Wall Street tumbles after Bear whimpers
NEW YORK » Wall Street plunged anew yesterday after a near meltdown at Bear Stearns Cos. handed investors the unwelcome confirmation that the credit market's troubles are far from over.
The plan by the New York Federal Reserve and JPMorgan Chase & Co. offers Bear Stearns relief from a sudden liquidity crunch that analysts surmised could have felled the investment bank. But the company's position on the precipice of financial disaster left many investors shaken and spoiled some hopes that troubles in the moribund credit market are on the mend.
Stocks showed moderate increases in the early going after a Labor Department report showed the Consumer Price Index remained flat for February. Wall Street has been expecting inflation would show an increase. But the gains quickly disappeared after investors learned about the severity of troubles at Bear Stearns.
"This is another chapter in a book rather than a one-act play," said Phil Orlando, chief equity market strategist at Federated Investors. He said the market is worried that further trouble in the credit markets will emerge and that the ramifications of the credit strains and a slowing economy could result in recession.
The Dow fell 194.65, or
1.60 percent, to 11,951.09. The Dow had been down as much as 313 points.
Broader stock indicators also declined but pulled off their lows. The Standard & Poor's 500 index fell 27.34, or 2.08 percent, to 1,288.14, and the Nasdaq composite index fell 51.12, or 2.26 percent, to 2,212.49. The Russell 2000 index of smaller companies fell 16.81, or 2.47 percent, to 662.90.
For the week, the major indexes were mixed, with the Dow showing a modest gain, the Standard & Poor's 500 index slipping and the Nasdaq composite index finishing exactly where it began.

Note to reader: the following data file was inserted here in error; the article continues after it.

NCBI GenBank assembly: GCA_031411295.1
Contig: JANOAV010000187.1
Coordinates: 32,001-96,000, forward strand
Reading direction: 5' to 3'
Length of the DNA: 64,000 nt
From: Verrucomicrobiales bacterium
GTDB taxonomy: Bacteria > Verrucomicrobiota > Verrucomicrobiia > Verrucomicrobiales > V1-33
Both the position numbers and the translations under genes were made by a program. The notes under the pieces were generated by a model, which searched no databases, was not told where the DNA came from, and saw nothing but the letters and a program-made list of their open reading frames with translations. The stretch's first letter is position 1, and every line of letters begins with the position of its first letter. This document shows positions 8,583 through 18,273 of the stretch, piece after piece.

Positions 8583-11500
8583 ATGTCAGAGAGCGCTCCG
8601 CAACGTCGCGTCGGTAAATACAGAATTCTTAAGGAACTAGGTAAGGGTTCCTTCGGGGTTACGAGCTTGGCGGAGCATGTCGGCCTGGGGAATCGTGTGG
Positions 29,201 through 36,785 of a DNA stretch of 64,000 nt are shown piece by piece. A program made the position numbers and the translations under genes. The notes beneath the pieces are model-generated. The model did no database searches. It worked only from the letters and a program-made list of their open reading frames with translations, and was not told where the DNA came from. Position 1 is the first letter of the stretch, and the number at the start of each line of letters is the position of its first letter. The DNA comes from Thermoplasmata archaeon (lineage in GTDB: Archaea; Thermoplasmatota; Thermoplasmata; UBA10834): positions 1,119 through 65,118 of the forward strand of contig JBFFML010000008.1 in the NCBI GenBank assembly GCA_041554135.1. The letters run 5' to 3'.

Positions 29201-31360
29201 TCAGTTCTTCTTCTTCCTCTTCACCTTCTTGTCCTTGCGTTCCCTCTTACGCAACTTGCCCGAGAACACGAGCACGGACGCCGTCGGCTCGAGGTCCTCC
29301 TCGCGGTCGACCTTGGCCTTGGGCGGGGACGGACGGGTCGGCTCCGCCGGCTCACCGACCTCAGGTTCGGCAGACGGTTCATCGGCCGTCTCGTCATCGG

Bond prices jumped as stocks retreated. The yield on the benchmark 10-year Treasury note, which moves opposite its price, fell to 3.44 percent in late trading from 3.53 percent late Thursday.
The Chicago Board Options Exchange's volatility index, known as the VIX, and often referred to as the "fear index," jumped 14.2 percent.
Declining issues outnumbered advancers by about 5 to 1 on the New York Stock Exchange, where consolidated volume came to 5.18 billion shares compared with 4.94 billion shares traded yesterday.
Bear Stearns' woes rekindled investors' nervousness about the troubles in the financial sector. The company's shares skidded $27, or 47 percent, to $30, while JPMorgan fell $1.57, or 4.1 percent, to $36.54.
Stock market investors yesterday were also eyeing the dwindling dollar and events in the soaring commodities market. Gold prices touched another fresh record yesterday.
Light, sweet crude, which set a fresh record Thursday, fell 12 cents to $110.21 per barrel on the New York Mercantile Exchange. Oil came close to its record of $111 set Thursday.
On top of yesterday's concerns, Wall Street remains anxious for Tuesday's Fed meeting at which the central bank is still expected to lower interest rates. While Wall Street would welcome cheaper access to cash to help consumers and businesses, the freer flow of money would likely fan inflation concerns and could further weaken the dollar.